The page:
Sunday, July 3, 2005

The JSF evolution

It's been more than 2 years since I started looking into JSF. JSF was in its early access avatar then and the JSF community felt like a startup trying to find its way into the unknown. And now 2 years on it's very heartening to see such wide spread industry support for JSF with any number of IDE vendors supporting it, every other technology on the block showcasing how it too can be integrated with JSF, JSF being the prime topic at many a J1 discussions, et al...

We at ESRI have been showcasing our GIS components for the past 2 JavaOnes. Doreen presented them in 2004 and Steve did it this year. They were well received on both occasions. But what has been even more interesting to me is the changing developer perspectives between J1 2004 and 2005 with regard to JSF. Last year they were just intrigued by this new technology and wanted to see what it was all about. This time around folks had a lot better understanding of it (they had either read extensively about it or actually used it themselves) and they wanted to see how they could actually use it in their organizations.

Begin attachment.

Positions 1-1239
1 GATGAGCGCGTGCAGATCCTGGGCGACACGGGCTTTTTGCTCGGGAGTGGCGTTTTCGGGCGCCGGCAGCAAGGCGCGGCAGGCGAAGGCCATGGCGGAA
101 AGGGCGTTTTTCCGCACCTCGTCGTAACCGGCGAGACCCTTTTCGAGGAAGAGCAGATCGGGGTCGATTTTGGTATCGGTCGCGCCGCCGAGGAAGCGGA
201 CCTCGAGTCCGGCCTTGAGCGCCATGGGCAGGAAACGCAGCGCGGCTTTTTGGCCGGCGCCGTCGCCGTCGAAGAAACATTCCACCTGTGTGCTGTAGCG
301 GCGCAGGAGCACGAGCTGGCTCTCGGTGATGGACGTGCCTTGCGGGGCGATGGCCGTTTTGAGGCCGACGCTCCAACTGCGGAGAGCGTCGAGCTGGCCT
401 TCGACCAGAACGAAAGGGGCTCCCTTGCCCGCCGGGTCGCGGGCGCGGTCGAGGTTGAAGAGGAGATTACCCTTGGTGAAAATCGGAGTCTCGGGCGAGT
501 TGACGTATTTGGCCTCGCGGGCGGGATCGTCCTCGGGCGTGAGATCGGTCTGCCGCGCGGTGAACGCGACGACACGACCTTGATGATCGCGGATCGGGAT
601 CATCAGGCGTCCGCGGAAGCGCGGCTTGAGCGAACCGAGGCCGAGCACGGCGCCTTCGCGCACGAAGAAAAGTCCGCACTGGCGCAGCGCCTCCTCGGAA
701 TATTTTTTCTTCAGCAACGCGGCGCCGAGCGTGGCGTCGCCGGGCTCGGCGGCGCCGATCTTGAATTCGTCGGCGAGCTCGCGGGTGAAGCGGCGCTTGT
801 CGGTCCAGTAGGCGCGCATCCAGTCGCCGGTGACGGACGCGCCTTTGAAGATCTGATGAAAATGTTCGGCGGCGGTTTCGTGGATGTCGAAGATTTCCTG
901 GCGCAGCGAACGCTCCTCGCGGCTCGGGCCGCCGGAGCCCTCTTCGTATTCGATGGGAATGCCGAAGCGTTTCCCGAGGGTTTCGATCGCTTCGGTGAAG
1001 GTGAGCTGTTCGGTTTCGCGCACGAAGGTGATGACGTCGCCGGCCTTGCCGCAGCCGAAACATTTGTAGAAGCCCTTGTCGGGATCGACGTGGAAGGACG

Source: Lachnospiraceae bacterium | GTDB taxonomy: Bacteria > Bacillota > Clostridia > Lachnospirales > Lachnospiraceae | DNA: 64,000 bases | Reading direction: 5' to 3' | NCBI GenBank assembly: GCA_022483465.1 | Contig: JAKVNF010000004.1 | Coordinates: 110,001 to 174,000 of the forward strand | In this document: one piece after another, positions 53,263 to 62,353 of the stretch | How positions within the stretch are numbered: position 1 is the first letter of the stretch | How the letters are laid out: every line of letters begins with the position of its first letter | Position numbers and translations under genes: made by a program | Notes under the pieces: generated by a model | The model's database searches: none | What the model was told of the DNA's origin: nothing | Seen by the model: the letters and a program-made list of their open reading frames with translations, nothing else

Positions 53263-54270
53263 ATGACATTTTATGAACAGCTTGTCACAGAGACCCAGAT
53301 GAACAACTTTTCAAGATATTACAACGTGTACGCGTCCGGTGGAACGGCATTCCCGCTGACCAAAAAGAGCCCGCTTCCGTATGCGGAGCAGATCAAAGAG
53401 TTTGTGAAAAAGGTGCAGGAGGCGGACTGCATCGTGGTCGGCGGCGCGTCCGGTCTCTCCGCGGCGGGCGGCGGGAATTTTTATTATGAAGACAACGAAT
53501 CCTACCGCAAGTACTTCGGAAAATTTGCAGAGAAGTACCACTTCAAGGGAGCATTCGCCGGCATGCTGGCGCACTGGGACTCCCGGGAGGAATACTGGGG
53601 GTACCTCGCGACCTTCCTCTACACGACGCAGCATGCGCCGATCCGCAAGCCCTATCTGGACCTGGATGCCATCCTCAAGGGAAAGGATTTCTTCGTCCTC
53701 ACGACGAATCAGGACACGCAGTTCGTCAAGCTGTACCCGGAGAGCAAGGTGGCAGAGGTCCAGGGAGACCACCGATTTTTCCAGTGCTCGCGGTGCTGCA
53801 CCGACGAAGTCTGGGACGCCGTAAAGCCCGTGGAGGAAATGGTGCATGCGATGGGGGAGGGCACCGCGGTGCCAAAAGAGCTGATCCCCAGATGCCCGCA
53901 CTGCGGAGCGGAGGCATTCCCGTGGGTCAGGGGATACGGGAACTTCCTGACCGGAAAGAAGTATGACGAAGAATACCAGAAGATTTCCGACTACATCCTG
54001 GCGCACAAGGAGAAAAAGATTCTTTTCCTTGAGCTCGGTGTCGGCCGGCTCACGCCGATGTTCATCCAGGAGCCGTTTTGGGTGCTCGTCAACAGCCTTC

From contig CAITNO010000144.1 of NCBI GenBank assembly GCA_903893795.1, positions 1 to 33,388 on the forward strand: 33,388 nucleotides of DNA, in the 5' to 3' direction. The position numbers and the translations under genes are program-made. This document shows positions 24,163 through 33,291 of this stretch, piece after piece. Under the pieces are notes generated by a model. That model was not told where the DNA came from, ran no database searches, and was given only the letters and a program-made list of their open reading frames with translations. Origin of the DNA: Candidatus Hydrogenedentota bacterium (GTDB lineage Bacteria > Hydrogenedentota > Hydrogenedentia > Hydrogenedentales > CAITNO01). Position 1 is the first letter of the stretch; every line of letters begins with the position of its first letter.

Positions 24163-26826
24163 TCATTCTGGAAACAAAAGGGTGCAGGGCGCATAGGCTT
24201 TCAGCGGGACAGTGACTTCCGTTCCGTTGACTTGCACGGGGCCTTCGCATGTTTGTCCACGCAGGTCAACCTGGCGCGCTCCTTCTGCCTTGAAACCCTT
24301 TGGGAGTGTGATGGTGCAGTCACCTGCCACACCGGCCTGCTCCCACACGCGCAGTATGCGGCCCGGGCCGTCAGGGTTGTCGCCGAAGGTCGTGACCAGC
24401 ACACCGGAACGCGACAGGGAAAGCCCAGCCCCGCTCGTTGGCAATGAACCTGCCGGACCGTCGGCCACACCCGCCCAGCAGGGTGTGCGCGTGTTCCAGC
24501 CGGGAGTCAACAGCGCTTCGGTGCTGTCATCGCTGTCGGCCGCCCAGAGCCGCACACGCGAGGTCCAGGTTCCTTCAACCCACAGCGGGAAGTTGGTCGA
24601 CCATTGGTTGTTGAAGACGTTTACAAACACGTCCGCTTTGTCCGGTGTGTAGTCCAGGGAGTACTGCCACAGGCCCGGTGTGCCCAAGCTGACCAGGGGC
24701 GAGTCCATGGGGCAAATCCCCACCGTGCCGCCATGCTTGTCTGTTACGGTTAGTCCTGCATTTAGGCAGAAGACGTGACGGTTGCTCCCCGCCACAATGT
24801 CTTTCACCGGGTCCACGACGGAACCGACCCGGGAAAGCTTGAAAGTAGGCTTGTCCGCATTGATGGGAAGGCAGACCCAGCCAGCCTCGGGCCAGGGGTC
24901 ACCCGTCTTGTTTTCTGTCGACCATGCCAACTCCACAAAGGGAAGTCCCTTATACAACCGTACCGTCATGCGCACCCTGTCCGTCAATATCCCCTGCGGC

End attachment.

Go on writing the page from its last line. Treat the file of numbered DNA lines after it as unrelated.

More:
True JSF has its faults but IMO industry wide support should definitely tip the scales in its favor when it comes to developers choosing which framework to use in their new projects. But even without industry support I firmly believe that JSF has more merits than chinks. It does have a steep learning curve but when you are over it it's worth the effort in gold - it makes you think "components" and not request parameters, you now write business logic in POJOs and not worry about how the controller will call into them, you perform actions in simple methods in backing beans and not in an obscure action form or servlet - the list just goes on...

It's the same learning curve that one has to wade through when s/he went from procedural programming to OOP, from just getting the job done to perusing the GoF design patterns and employing them in their projects... It takes time but the end result is that you are a better programmer because of it.

No comments: